Royal Buzzkill: Gourd Doesn't Hold Louis XVI's Blood

A gourd emblazoned with heroes of the French Revolution said to contain the blood of Louis XVI. (Image credit: Davide Pettener)

A new analysis that casts major doubt on the identification of a mummified head as belonging to French King Henry IV also calls into question the origin of a possibly more bizarre artifact: a blood-encrusted gourd.

An analysis published in January in the journal Forensic Science International identified the blood as that of French King Louis XVI, who was executed by guillotine in 1793, a victim of the French Revolution. Witnesses to the death reportedly sopped up the king's blood with handkerchiefs. According to inscriptions on the bloody gourd, one of those handkerchiefs was stored inside.

Using DNA from the Y, or male, chromosome, researchers compared the dried blood in the gourd (the handkerchief, if inside, disintegrated long ago) with genetic material from a mummified head said to belong to Louis XVI's ancestor, King Henry IV. The original analysis suggested the two men were related, and that both were Bourbons, the lineage that began with Henry IV.

But a new DNA study published in the European Journal of Human Genetics on Oct. 9 argues that neither the owner of the head nor the owner of the blood were Bourbons. The original analysis was based on limited genetic material and degraded DNA, the study authors wrote. [8 Grisly Archaeological Discoveries]

"The blood cannot be of Louis XVI," Jean-Jacques Cassiman, a geneticist at the University of Leuven in Belgium and the lead author of the new study, told LiveScience.

Cassiman and his colleagues compared the DNA signatures from the head and blood from the gourd with the DNA of three living male descendants of the Bourbon line, all from different branches of the family. The three men's Y chromosomes matched one another, but they did not match the blood. Whereas the Y chromosomes of the living Bourbons belong to a subgroup called R-Z381*, the Y chromosome of the blood donor belongs to a group called G(xG1, G2). The most recent common ancestor of a man in the R group and a man in the G group would be 10,000 years ago at the latest, the researchers wrote.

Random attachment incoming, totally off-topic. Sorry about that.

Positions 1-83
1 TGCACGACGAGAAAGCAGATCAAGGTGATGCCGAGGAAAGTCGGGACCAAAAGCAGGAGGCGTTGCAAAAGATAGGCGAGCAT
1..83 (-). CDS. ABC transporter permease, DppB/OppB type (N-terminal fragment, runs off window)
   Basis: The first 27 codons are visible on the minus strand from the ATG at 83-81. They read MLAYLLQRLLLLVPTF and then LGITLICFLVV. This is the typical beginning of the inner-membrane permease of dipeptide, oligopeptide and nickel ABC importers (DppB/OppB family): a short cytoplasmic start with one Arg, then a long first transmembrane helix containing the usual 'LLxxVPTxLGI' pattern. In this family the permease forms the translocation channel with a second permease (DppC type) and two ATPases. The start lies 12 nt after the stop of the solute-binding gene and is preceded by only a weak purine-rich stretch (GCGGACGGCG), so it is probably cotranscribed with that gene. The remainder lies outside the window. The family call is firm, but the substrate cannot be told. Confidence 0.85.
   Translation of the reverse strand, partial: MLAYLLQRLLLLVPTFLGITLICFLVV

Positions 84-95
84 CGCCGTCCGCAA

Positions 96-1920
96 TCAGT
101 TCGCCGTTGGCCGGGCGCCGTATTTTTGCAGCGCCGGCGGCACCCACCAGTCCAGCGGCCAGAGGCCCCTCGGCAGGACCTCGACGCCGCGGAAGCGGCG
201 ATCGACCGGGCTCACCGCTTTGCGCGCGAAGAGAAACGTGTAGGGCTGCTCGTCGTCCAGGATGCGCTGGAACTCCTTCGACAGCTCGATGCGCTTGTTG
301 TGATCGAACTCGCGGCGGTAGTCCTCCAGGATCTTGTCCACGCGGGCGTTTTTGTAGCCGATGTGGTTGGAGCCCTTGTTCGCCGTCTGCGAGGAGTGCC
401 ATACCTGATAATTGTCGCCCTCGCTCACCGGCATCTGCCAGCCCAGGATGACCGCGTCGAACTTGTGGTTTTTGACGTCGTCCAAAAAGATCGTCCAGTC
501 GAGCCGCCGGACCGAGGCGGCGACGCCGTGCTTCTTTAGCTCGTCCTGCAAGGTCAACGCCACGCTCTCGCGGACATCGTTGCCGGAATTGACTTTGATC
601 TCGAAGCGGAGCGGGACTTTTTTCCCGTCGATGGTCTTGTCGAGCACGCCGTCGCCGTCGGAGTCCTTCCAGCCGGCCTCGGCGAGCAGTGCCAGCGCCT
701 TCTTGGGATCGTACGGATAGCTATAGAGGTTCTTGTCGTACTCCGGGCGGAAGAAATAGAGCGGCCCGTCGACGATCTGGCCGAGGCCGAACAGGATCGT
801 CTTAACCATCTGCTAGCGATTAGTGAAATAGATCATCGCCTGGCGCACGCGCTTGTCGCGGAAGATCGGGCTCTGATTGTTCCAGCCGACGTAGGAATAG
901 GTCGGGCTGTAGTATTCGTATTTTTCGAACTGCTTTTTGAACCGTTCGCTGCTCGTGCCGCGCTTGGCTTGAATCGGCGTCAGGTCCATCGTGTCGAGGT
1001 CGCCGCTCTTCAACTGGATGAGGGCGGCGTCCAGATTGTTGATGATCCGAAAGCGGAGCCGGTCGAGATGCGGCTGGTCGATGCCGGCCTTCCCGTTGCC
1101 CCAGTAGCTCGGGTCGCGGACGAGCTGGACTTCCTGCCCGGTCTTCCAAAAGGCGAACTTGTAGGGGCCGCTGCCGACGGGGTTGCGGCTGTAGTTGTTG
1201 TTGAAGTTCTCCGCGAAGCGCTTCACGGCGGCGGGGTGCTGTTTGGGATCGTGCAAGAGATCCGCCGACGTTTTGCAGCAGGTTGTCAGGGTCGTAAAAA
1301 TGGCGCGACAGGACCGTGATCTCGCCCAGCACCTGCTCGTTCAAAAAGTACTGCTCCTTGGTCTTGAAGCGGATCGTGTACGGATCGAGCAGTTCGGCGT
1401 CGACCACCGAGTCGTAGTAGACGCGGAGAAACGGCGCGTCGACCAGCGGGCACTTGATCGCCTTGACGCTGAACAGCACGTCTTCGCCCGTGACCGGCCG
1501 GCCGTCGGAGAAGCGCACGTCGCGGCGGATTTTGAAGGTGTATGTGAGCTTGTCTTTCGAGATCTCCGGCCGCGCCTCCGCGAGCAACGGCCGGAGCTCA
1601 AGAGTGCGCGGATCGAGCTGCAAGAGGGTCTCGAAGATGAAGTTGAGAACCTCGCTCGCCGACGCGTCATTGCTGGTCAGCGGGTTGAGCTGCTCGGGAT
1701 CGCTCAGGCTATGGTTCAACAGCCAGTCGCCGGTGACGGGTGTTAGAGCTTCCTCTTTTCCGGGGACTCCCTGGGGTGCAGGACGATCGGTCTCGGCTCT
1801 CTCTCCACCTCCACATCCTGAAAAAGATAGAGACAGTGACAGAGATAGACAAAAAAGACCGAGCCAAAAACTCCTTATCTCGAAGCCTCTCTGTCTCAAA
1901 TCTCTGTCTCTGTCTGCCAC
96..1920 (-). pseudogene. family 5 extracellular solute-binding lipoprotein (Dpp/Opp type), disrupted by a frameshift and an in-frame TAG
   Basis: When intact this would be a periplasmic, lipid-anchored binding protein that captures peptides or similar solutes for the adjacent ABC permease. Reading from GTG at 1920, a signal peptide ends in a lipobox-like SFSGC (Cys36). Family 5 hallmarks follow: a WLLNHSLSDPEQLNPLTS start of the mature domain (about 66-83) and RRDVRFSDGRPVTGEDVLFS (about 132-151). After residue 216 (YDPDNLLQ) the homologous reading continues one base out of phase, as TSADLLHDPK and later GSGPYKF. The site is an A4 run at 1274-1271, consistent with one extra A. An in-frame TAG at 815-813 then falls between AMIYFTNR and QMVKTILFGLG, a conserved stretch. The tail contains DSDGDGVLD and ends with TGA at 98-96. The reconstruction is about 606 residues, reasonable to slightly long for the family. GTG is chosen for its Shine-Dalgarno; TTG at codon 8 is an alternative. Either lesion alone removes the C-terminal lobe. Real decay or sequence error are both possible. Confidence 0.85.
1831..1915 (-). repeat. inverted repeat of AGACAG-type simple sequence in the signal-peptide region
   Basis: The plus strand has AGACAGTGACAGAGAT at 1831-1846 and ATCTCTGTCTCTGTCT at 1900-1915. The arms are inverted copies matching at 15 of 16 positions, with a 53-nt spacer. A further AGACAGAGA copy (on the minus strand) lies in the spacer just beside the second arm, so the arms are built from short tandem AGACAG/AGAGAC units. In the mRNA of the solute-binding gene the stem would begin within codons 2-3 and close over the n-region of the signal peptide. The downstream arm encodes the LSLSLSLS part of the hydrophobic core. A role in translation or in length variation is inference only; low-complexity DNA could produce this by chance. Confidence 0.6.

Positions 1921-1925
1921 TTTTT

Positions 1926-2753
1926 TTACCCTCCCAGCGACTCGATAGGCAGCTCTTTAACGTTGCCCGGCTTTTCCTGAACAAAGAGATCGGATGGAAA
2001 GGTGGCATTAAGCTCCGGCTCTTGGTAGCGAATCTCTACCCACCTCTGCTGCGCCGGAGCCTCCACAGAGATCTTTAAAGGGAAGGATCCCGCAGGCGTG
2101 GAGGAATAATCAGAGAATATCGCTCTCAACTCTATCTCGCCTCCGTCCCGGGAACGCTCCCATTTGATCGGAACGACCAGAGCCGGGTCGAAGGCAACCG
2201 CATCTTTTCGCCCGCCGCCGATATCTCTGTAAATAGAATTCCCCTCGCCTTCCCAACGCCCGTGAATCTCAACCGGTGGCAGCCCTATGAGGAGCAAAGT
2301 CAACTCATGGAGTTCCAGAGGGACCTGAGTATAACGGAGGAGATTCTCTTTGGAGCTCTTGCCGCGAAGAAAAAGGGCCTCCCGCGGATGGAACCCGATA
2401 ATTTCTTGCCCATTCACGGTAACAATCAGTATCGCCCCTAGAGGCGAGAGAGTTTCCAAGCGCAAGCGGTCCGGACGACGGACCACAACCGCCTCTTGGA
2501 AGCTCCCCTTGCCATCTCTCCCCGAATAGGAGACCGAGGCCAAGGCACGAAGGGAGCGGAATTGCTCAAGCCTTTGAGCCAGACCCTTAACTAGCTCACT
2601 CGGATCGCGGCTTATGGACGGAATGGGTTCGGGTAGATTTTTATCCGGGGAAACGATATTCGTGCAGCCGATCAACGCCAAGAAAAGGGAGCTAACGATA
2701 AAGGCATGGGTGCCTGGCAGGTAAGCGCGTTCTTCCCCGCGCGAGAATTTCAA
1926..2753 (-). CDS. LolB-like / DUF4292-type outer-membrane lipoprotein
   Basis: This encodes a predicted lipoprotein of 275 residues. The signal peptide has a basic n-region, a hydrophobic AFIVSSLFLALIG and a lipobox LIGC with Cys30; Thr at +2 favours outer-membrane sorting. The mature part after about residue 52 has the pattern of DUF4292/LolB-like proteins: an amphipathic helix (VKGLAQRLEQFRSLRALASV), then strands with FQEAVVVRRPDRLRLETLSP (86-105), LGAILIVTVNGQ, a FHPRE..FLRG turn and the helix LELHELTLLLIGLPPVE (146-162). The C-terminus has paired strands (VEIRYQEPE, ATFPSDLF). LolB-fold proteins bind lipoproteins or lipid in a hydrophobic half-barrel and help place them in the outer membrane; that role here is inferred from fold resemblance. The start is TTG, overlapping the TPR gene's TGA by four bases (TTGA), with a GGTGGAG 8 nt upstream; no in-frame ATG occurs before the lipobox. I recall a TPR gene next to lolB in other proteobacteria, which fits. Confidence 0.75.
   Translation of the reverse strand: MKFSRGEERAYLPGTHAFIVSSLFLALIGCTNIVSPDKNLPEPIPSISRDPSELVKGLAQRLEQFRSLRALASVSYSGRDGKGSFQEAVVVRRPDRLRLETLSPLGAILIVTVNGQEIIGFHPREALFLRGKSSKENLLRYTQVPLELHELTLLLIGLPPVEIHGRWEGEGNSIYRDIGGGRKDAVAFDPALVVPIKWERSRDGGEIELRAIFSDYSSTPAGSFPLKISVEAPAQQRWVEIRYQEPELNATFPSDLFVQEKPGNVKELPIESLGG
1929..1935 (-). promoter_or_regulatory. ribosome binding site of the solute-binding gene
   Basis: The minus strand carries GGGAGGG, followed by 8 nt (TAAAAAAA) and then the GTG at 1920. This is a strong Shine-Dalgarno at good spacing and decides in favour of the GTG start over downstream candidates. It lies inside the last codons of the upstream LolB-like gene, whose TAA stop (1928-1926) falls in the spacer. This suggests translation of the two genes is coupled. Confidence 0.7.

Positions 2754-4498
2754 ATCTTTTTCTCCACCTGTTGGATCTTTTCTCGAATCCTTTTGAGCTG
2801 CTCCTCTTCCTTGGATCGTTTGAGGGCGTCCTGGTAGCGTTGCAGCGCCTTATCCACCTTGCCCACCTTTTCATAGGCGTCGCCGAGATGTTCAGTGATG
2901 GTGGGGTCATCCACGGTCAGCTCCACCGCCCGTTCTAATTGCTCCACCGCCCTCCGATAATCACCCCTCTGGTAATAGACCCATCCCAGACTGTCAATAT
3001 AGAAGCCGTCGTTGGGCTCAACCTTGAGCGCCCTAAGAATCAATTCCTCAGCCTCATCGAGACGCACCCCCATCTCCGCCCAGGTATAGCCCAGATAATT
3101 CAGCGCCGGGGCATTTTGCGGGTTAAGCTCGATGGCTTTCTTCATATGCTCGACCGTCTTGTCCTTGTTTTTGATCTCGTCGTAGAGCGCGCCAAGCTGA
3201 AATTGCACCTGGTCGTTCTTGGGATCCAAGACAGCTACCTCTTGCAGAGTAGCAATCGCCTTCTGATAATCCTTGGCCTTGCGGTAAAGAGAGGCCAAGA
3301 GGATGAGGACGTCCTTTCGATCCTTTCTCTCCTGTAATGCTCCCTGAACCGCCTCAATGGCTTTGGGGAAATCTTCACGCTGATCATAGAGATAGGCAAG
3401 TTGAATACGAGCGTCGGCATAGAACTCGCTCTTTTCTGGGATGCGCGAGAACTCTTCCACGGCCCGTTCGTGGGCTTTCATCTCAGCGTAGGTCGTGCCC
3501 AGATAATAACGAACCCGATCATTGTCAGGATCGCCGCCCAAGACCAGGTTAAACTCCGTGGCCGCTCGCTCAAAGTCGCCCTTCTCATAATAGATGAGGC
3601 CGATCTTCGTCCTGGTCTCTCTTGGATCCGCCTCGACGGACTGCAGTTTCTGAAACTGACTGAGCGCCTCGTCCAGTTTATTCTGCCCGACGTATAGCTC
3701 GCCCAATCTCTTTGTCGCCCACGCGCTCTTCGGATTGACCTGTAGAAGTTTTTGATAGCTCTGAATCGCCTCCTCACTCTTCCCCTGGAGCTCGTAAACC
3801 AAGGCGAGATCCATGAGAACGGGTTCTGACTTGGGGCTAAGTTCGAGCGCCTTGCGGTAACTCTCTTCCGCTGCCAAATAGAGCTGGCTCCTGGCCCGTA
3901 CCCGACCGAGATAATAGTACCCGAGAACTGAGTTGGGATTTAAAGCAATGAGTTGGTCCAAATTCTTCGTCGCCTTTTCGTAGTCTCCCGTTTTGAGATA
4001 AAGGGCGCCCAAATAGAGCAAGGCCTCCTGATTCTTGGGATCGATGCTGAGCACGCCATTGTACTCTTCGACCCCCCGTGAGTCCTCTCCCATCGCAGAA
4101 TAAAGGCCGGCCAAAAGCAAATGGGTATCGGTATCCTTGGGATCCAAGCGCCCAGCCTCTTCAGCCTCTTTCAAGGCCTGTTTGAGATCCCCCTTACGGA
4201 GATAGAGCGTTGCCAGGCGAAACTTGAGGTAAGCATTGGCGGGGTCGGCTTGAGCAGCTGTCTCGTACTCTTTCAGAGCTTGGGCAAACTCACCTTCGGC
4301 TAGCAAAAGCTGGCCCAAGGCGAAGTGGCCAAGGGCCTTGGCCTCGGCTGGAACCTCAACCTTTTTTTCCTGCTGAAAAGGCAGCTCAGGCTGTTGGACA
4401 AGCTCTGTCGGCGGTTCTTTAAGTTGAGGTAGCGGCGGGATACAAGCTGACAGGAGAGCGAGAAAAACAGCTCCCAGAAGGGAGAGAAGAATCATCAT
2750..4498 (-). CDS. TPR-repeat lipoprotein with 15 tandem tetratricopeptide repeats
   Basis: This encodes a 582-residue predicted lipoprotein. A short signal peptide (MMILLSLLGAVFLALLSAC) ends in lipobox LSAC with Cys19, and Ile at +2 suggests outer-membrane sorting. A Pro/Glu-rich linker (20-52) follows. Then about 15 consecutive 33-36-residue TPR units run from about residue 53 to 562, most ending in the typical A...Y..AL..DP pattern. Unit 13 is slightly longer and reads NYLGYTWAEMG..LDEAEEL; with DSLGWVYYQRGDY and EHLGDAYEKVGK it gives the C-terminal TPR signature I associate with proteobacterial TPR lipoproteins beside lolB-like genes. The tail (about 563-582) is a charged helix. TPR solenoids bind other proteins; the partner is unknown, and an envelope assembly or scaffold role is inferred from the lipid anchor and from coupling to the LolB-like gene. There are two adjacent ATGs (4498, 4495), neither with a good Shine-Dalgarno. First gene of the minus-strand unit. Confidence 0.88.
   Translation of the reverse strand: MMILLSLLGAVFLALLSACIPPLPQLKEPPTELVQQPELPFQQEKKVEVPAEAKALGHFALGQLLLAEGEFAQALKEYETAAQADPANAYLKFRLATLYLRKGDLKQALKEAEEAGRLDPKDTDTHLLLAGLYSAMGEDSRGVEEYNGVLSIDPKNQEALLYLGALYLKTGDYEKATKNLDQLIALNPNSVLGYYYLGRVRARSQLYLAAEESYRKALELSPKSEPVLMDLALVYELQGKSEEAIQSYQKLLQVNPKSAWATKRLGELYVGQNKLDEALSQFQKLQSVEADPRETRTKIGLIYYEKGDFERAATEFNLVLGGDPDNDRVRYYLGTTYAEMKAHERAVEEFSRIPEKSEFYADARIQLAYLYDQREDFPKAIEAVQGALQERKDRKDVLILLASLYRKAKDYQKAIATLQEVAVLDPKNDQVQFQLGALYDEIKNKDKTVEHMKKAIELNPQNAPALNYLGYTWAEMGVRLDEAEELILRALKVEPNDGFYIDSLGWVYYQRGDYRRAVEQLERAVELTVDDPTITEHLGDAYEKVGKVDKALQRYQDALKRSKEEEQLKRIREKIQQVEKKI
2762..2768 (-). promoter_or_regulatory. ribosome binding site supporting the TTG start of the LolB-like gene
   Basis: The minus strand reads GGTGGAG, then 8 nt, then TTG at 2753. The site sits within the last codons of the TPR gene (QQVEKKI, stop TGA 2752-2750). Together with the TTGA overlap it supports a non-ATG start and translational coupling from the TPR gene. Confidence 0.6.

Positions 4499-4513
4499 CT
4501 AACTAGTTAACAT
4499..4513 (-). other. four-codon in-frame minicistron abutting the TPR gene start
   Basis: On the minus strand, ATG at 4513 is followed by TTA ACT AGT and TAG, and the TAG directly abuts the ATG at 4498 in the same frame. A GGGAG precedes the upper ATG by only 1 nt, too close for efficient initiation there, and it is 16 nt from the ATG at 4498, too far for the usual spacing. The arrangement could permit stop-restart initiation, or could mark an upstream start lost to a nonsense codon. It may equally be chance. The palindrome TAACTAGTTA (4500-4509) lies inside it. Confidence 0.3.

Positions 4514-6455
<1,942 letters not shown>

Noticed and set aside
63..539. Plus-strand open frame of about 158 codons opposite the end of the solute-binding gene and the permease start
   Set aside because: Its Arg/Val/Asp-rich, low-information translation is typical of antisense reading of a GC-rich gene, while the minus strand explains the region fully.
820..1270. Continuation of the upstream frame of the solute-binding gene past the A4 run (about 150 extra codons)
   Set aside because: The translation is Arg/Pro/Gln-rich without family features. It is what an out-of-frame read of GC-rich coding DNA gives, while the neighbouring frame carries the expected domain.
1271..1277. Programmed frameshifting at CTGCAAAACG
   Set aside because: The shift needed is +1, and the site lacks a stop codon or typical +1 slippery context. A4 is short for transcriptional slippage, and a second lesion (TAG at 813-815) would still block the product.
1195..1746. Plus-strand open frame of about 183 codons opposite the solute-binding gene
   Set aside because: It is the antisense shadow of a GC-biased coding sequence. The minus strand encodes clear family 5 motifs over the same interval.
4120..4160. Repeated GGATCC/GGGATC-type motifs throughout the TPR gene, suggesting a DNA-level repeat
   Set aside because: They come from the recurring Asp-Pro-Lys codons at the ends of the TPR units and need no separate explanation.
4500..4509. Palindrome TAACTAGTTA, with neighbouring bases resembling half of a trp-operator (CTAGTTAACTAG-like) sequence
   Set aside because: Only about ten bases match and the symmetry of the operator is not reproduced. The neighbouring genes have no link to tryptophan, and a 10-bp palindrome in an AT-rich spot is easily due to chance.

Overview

Likewise, the owner of the head and the owner of the blood do not appear to have been related to one another. For both samples to belong to kings of France, Cassiman said, there would have had to be two secretly illegitimate sons in the line between them. Illegitimate children do occur in royal lines, but the fact that three living Bourbon males from different branches of the family share a Y-chromosome profile is strong evidence that the Bourbons did not have illegitimate children in the line.  

The head's Y chromosome does not match the living Bourbons, the researchers found. And DNA passed through the maternal line further rules out Henry IV as the head's owner, they said.

Cassiman and his colleagues also found a segment on the blood owner's HERC2 gene — a gene associated with eye color — that indicates that whoever bled on the handkerchief had an 84 percent chance of not having blue eyes. Louis XVI, however, did have blue eyes. 

Handkerchiefs soaked with a dead king's blood would have been hot financial commodities after Louis XVI died, the researchers wrote. It's likely, therefore, that the bloody handkerchief was a fake created by someone out to make a buck.

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Stephanie Pappas
Live Science Contributor

Stephanie Pappas is a contributing writer for Live Science, covering topics ranging from geoscience to archaeology to the human brain and behavior. She was previously a senior writer for Live Science but is now a freelancer based in Denver, Colorado, and regularly contributes to Scientific American and The Monitor, the monthly magazine of the American Psychological Association. Stephanie received a bachelor's degree in psychology from the University of South Carolina and a graduate certificate in science communication from the University of California, Santa Cruz.